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The story of this giant double-beamed buck began last Summer when he showed up in velvet in front of a number of my Reconyx cameras. He didn't look all that special except for a small curled extra beam on his right side. In fact I considered him a decent 2-1/2 yr old and felt he needed minimum one more year. Once hard horned the extra beam was gone. The pictures continued all fall and sightings picked up on through the late muzzle loading season. Knowing he was a "resident" of the small patch of timber I hunt, I felt confident he would live through the remainder of this season. I kept the cameras rolling right up to shed antler time and the pictures kept coming in. Once I felt sure most of the antlers had fallen I began combing the area and found the left side of him.

Roll ahead to the Summer of 2010 and he showed up again on camera. I only got three pictures of him all Summer and it was difficult to see just how big he was. I felt he would be in the 160s for sure and decided that we would shoot him if given the chance.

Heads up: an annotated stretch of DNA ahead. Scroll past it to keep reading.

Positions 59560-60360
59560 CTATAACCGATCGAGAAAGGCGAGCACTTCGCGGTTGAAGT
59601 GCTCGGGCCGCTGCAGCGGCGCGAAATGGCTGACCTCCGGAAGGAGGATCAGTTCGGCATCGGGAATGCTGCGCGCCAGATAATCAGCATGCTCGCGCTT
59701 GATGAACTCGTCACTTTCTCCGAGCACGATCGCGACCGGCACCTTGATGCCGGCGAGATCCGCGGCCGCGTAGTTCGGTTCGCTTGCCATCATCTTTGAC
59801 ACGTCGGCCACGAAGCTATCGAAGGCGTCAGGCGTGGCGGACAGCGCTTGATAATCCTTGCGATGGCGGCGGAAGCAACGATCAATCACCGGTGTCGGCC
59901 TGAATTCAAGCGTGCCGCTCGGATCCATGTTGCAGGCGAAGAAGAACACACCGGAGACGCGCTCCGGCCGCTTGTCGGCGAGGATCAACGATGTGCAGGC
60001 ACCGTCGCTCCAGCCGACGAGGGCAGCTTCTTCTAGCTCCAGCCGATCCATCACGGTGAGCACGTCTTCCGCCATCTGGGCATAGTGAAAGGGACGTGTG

My son Daltyn would be up to bat first for the Youth gun season in Iowa. He shot a doe last year and informed me that he would be holding out for a buck with at least five points. With our goals set we headed out the last week of September. Our first two hunts were very uneventful seeing only does and fawns. With cool temps on the 30th and north winds I decided to take Daltyn out to a big Alfalfa field surrounded by big timber on two sides and a steep bluff to our South. This stand just happened to be the location where I killed my largest buck to date. Little did we know or expect what was soon to happen after climbing in. About an hour into our sit the sun was just dropping below the tree line when I spotted what I thought was a 140-150 class ten point enter the field. Daltyn immediately began quizzing me about how big he was and when I said he looked like a ten point he began to freak out in the tree. We watched him for the next fifteen minutes as he slowly worked our direction towards a few does that had appeared on our side of the field. You would have thought it was late October the way he was grunting and scent checking the does. I told Daltyn not to take a shot until he was within fifty yards but to slowly raise his gun and practice aiming his red dot scope at his vitals. By now I could see all the extra junk growing at the bases of his rack and recognized him as the unicorn buck from the Summer pics. At thirty yards he let out a low deep grunt and turned broadside. I told Daltyn to go ahead and take him and he informed me that he was scared. I asked if he was steady and told him to squeeze the trigger. Just before the shot he turned slightly quartered to but the slug found its mark through the shoulder across the top of the heart and out behind the opposite leg. The buck was down within thirty yards and our celebration began. This was my proudest moment as a hunter and a father to see one of my kids begin his hunting career with such a tremendous whitetail. Now it's big sister Darby's turn to try and top little brother with a whitetail of her own. Something tells me this is going to be a bit difficult but you just never know. We'll definitely have fun trying hopefully there will be another journal entry for the Kramer family come early October.